I travelled to Lesotho in 2014.
The largest ethnic group in Lesotho is the Basotho.*
Vocal choirs, which sing church music in Sesotho, are extremely popular.*
The Marija Arts and Cultural Festival is a prominent Sotho music festival, held annually, which highlights the dance and music of the Basotho people.*
The Basotho delight in music and dance, which accompany many of their ceremonies and social activities.*
These praise songs are referred to as lifela tsa litsamaea naha or "songs of the travellers".*
At Ha Kome there is a remarkable village where cave dwellings have been carved out under towering rocks. The families still living there today are descendents of the original people who “built” the caves in the 19th century and the site is now a National Heritage Site. The people living there now still live much as their forefathers did almost two centuries ago and those who have occupied the caves over the years have left a rich cultural history.*
Lesotho (le-soo-too), officially known as the Kingdom of Lesotho is a mountainous, landlocked country surrounded by the Republic of South Africa. The first settlers were Bantu speaking people who called themselves the Basotho.
Beautiful, culturally rich, safe, and easily accessible from Johannesburg, Lesotho is a vastly underrated tourist destination. In comparison to South Africa, Lesotho's Basotho people are unique in culture, along with the highland terrain, which is a topographical extreme. The country's hospitable mountain lodges and trading posts will give travelers a refreshing perspective of Southern Africa.
Lesotho is essentially an alpine country, where villagers on horseback in multi-coloured balaclavas and blankets tread precipitous terrain. The hiking and trekking is often made on a famed Basotho pony, in order to enjoy the world class infrastructure of its three stunning national parks.
The 1000m-high "lowlands" offer craft shopping and sights, but don't miss a trip to the southern, central or northeastern highlands, where streams traverse ancient ground where dinosaurs flourished.
From Lesotho, we journey to a nearby fishing village just beyond the kingdom's peripheries, near Johannesburg.
The Basotho culture is immersed in musical traditions.*
These choirs are formed in villages, towns, churches, etc., and can be heard on the radio every evening.*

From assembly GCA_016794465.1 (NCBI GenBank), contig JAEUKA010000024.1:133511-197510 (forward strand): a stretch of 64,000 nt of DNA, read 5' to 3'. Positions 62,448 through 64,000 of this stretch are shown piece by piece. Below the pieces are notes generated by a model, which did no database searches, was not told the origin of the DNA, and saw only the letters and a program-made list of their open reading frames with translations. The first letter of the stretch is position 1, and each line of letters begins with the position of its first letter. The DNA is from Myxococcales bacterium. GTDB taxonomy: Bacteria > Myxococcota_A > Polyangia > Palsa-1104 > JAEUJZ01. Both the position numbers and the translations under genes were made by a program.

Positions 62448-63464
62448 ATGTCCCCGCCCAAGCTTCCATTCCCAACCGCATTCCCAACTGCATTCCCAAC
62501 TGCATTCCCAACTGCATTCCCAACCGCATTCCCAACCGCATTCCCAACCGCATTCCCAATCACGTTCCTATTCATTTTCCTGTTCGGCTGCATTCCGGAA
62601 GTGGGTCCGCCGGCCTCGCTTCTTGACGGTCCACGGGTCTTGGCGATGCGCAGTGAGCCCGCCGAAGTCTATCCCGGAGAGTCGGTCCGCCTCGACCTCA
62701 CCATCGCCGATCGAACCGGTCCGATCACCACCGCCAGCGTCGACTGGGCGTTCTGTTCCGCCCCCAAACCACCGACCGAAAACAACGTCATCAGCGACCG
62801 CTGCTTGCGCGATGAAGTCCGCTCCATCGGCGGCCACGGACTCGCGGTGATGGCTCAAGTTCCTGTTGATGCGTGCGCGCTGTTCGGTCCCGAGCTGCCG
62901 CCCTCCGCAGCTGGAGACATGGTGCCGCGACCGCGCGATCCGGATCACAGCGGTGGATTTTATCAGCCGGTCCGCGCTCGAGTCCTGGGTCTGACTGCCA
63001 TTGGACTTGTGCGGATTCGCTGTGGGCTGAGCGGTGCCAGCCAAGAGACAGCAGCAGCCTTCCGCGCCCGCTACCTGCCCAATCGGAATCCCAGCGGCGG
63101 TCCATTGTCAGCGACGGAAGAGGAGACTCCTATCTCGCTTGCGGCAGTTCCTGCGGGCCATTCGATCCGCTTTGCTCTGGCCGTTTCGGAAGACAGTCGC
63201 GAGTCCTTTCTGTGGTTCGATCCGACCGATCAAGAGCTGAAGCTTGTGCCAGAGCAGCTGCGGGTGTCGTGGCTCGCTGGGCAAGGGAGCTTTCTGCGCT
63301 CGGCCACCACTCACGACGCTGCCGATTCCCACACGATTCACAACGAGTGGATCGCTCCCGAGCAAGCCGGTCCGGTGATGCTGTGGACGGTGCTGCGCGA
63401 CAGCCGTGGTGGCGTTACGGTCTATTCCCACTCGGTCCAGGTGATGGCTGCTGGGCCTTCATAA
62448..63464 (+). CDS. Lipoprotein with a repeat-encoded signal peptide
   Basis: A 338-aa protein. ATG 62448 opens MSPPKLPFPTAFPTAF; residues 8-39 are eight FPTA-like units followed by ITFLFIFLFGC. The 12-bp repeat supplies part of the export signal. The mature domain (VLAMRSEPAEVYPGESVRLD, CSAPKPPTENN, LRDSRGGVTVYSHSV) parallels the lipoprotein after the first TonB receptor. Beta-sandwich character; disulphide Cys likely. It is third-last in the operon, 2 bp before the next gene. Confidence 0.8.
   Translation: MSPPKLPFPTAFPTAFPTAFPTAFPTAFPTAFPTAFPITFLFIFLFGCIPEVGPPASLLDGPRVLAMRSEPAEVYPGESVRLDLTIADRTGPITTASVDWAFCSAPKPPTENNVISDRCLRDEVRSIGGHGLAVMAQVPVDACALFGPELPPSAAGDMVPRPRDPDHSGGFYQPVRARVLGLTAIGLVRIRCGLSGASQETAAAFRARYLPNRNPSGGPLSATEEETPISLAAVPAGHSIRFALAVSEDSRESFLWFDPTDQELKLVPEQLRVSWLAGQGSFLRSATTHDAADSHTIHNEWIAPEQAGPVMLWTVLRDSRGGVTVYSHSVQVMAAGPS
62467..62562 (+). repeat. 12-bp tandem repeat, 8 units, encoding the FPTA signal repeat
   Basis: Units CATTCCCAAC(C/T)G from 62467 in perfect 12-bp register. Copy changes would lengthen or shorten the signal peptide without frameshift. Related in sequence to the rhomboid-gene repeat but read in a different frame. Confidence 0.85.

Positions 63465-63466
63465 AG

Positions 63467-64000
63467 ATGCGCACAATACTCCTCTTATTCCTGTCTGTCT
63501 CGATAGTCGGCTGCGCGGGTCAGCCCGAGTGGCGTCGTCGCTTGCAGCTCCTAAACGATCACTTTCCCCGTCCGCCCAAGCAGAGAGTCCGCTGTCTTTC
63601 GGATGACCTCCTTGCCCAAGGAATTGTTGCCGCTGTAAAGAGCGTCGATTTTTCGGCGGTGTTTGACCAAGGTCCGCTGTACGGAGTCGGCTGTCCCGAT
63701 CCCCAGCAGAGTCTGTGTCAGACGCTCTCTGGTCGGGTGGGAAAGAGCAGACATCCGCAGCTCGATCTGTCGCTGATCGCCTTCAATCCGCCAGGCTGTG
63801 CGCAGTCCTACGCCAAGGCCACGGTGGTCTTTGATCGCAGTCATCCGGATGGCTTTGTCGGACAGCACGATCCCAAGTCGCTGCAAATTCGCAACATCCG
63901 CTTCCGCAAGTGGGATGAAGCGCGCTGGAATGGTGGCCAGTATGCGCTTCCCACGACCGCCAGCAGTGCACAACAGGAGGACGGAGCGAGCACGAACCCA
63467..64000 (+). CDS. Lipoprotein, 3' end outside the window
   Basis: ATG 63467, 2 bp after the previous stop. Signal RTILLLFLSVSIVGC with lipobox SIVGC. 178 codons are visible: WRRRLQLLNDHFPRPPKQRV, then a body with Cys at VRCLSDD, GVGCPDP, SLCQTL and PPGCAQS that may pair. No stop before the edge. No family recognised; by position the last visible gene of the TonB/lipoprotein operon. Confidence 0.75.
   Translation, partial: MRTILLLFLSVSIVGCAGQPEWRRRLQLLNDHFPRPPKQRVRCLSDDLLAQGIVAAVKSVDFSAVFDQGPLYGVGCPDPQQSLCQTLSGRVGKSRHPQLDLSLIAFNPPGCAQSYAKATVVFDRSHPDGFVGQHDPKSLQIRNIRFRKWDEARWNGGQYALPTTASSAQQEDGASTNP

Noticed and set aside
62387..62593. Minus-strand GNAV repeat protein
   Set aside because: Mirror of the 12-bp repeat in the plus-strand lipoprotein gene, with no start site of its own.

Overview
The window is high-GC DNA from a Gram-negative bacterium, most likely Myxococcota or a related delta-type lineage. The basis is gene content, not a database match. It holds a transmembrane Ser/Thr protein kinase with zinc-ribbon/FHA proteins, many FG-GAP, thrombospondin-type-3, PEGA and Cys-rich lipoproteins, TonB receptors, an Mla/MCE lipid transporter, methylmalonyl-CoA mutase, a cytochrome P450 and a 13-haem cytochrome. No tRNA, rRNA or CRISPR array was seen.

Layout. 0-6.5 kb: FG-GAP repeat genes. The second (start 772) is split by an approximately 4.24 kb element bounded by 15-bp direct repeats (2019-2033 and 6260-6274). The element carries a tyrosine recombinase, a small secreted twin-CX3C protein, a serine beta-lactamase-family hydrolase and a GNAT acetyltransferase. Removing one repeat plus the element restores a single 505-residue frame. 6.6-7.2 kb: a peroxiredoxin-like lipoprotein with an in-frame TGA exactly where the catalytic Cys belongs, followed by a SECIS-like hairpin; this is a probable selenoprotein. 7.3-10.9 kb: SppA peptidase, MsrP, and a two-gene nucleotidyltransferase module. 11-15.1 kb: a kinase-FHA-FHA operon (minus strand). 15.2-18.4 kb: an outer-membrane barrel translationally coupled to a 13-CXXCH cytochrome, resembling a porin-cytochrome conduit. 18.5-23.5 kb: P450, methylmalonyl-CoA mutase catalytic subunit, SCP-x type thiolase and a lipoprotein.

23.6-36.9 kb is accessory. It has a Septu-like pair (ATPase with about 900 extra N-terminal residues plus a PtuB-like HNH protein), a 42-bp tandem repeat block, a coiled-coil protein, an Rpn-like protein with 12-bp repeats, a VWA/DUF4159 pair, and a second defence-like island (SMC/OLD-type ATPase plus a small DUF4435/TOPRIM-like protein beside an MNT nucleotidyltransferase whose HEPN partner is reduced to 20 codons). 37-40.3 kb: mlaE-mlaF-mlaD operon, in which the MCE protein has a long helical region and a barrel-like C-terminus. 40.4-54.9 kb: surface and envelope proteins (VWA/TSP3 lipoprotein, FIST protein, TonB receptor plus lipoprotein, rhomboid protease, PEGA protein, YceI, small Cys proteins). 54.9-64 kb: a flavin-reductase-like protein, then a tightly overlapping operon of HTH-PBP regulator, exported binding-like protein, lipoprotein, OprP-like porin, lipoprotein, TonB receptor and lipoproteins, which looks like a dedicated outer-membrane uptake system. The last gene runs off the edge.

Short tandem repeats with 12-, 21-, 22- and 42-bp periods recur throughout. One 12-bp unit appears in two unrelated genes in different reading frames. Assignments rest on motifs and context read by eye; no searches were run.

Basotho rituals are seldom practiced without being accompanied by music or dance.*
Since musical sound is shaped by people's values, beliefs and traditions, the Basotho songs are known to mark cultural experiences.*
There is tremendous following for famo, contemporary Sesotho music, which features the accordian and oil drum such as that by Mosotho Chakela.*
The Maletsunyane Falls at 192m are at their most spectacular in summer and best appreciated from the bottom of the gorge.*
Maseru--whose name is a Sesotho word meaning “place of the sandstone”--is the capital of Lesotho, and also the largest city in the kingdom. It is situated on the north western border with South Africa.
The Alliance Francaise of Maseru, in collaboration with Lesotho’s Pusha Love campaign, French Institute South Africa and Mantsopa Communications, have put their minds together on a creative workshop to develop giant puppets.
Many Basotho artists from diverse backgrounds: sculptors, writers, dancers, scriptwriters, welders, seamstresses, and painters, participated in the workshop to make giant puppets to promote healthy behaviors among communities and individuals.
While the giant puppets have other cultural meanings, the campaign challenges men to find their individual reason to get an HIV test. After their creation, the giant puppets have since embarked on a tour of Lesotho, reaching communities with important messages about health and HIV testing.
Traditional musical instruments include lekolulo, a kind of flute played by herding boys, setolo-tolo, resembling an extended jaw harp played by men using their mouth, and the women's stringed thomo.*
The music recording industry is nascent, but many of the Basotho musicians sign and South African companies - undermining growth prospects.*
Music, among the Basotho, is not only a form of recreation, but is also integral to their culture and daily life.*
For example, praise singing is mostly competitive recitation of songs and poems about the experiences of Basotho men working on the mines.*
In the mountain kingdom of Lesotho, boys as young as five spend months on end tending cattle in the isolation of remote highland country. For the young, becoming a herd boy is a cultural obligation in Lesotho society, a practice which leaves many children deprived of an education.*
Young boys learn traditional stick fighting as they grow up, as a ‘martial art’. These sticks are called Mulamu and are often carefully decorated with brightly coloured wire. A Mulamo is a ‘traditional weapon’ and it is a sign of being a ‘young man’ to carry one.*
Lesotho is an African country who's boarders are completely surrounded by South Africa.The traditional rural culture is strong amongst its citizens who prefer to live in village clusters on the country's vast mountains. The citizens are mainly agriculturalists; they cultivate crops and herbs to live off of as well as sell in markets. Animals are kept in small farms and used as methods of transportation, assistance with cultivation of crops, and ultimately income.
Music is important to Lesotho culture, and groups of people will come together to sing and play instruments at various community gatherings such as religious gatherings or community festivals. As well as music, Les Grandes Personnes, or the giant marionette puppets, can be seen at festivals, street performances, marching in parades, or even on the world stage.
*These captions are from South Africa (Lesotho and Swaziland) -- Lonely Planet's travel guide.